Sudanese Pastor Appeals to Bush to Intervene in Sudanese Government Attacks Against Churches

Monday, February 5, 2001

Sudanese Pastor Appeals to Bush to Intervene in Sudanese Government Attacks Against Churches

MORULAND, SUDAN (February 5, 2001) -- A Sudanese pastor has appealed to US President George W. Bush to intervene against Sudanese government bombing of churches, hospitals and schools by declaring Southern Sudan a no-fly zone for military aircraft.

The move comes as the result of renewed and intensified bombing of civilian centers in Southern Sudan in recent months.

A Frontline Fellowship mission team, just returned from ministering in Sudan, reports that the terror bombings of civilian centers in Southern Sudan intensified towards the end of last year. Numerous churches were bombed -- including on Christmas Day.

An FF spokesman reported that the Moruland region of Southern Sudan has been the worst hit in this renewed bombing campaign. The areas of Lui, Kotobi, Mundri, Jambo, Tali and Lanyii, have all been repeatedly subjected to aerial bombardments by the government of Sudan Air Force. Churches, schools, the only hospital in Moruland and the few medical clinics appear to be the primary targets.


The spokesman said that on one day, Sunday, January 7, five separate communities in Moruland were bombed. Forty-six bombs were dropped on Kotobi, Mundri, Jambo, Singo and Kediba during Sunday morning worship services.


The spokesman said: "On Christmas Day, during the Christmas services, the congregations in Jambo and Tapari were subjected to aerial bombardments by the Sudan Air Force. Back in November, a Frontline Fellowship and Evangelism Explosion mission team were bombed on Sunday morning at the same church that was also bombed on Christmas Day.

He added:" In the last year, the Director of Frontline Fellowship, Dr. Peter Hammond, has been bombed twice whilst preaching in a church. Both these churches were also bombed on Christmas Day."


The FF spokesman stated that on December 29, the Fraser Cathedral in Lui was hit and severely damaged by bombs dropped by a Sudan Air Force Antonov. "Lui had been attacked on December 26 with seven bombs. Then on December 29 another 10 bombs were dropped on Lui. Five of those bombs landed close to the Episcopal Church of Sudan cathedral.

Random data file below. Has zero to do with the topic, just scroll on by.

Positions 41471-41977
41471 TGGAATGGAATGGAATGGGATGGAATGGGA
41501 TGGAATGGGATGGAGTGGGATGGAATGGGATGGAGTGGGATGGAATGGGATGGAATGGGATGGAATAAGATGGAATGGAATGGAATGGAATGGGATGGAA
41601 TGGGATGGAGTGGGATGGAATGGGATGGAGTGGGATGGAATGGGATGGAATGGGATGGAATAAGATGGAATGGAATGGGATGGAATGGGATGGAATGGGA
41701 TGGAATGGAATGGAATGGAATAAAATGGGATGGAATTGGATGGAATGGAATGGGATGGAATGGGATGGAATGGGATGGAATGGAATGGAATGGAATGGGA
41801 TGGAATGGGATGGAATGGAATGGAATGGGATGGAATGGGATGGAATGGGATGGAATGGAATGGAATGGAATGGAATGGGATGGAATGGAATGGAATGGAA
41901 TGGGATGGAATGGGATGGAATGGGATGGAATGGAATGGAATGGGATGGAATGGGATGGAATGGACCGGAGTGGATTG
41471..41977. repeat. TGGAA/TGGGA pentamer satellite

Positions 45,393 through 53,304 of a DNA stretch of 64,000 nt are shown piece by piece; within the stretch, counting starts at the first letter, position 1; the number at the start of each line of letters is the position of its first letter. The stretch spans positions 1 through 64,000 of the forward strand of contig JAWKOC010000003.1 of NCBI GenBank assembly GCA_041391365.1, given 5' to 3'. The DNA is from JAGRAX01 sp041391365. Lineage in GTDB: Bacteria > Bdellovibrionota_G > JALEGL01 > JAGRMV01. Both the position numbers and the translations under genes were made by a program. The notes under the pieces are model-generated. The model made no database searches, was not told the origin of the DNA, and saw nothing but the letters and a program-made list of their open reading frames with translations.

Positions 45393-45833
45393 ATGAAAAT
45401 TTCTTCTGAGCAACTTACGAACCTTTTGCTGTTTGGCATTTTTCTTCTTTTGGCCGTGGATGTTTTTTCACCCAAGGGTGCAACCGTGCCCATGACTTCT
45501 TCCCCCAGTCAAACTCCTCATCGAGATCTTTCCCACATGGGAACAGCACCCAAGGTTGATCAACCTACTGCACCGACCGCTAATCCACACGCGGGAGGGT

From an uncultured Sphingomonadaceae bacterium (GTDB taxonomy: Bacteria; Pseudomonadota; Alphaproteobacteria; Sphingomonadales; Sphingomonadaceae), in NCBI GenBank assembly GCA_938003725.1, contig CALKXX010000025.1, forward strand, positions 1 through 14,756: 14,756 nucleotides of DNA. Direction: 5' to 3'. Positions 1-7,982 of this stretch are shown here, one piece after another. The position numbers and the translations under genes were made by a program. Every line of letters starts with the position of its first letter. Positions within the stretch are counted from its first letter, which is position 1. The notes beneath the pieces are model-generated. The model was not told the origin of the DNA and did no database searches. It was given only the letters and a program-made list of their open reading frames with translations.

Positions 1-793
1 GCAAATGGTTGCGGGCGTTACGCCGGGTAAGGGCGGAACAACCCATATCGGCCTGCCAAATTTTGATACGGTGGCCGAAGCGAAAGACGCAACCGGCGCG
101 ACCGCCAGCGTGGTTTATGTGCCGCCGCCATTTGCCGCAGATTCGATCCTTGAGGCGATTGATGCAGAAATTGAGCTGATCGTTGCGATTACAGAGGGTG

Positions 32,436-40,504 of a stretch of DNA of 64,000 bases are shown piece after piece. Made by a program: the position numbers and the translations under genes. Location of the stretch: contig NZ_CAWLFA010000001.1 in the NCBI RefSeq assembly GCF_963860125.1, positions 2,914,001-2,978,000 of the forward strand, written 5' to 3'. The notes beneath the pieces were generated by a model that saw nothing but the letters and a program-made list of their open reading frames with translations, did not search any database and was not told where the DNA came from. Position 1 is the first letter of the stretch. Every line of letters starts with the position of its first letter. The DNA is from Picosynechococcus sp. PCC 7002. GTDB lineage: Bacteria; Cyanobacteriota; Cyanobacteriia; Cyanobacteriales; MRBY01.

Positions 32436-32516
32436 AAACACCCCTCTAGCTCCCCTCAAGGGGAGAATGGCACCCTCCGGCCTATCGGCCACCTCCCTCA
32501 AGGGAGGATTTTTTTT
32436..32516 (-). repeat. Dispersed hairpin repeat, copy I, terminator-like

"A huge hole was blown into the West wall of the church building flinging parts of the corrugated iron roof far into the sky. Most of the West wall is pockmarked with holes from hundreds of pieces of shrapnel. All the windows on all sides of the church were blown out. Most of the doors were splintered. Almost every wooden beam in the roof of the church has cracked. Much of the structure is now unstable and would need to be torn down before rebuilding of the cathedral could begin," the spokesman said.

He continued: "Bishop Bullen Dolli condemned this senseless violence and reign of terror against civilian populations and declared that those committing such atrocities must be treated with the contempt they deserve and their perpetrators condemned in the strongest possible terms. Bishop Bullen emphasized that Lui has always been and still is, a civilian population center best known for its religions and education life. He expressed outrage at the callous disregard for life and senseless terrorism of the government of Sudan."

Pastor Jeffrey of the Diocese of Lui appealed to President of the United States, George W. Bush, to intervene by declaring Southern Sudan a no-fly zone for military aircraft. Using the air exclusion zones in Iraq designed to protect the Kurds and Shiite Muslims, as an example, Pastor Jeffrey requested urgent action to protect the Black Christians of Sudan from the terror bombing campaign of the National Islamic Front government of Sudan, the spokesman explained.


The Frontline Fellowship team gathered details from eyewitnesses of 55 bombings. In just over two months over 458 bombs had been dropped on churches, schools, medical clinics and homes -- mostly in Eguatoria. Casualties have included at least 41 dead and over 100 injured, the FF spokesman said.

"The community which includes the Frontline Fellowship mission station and Christian Liberty High School has now been bombed eight times in the last year, by MiGs and Antonovs of the Sudan Air Force," he said.


The spokesman added: "By God's grace, despite the disruptions, the Frontline mission team, led by Dr. Peter Hammond, were able to deliver over 3,500 Bibles and other vital supplies -- often across rivers and through burning fields. Peter also conducted services in many of the communities that have recently been bombed, including in the shattered remains of the Fraser Cathedral in Lui. He also conducted a leadership training seminar for chaplains."

The spokesman asked Western Christians to continue to pray for the Frontline mission team who remain in Sudan repairing the Christian Liberty High School and chapel.

For further information, charts on the recent bombing campaigns, updates or photographs, please visit the Frontline Fellowship web site: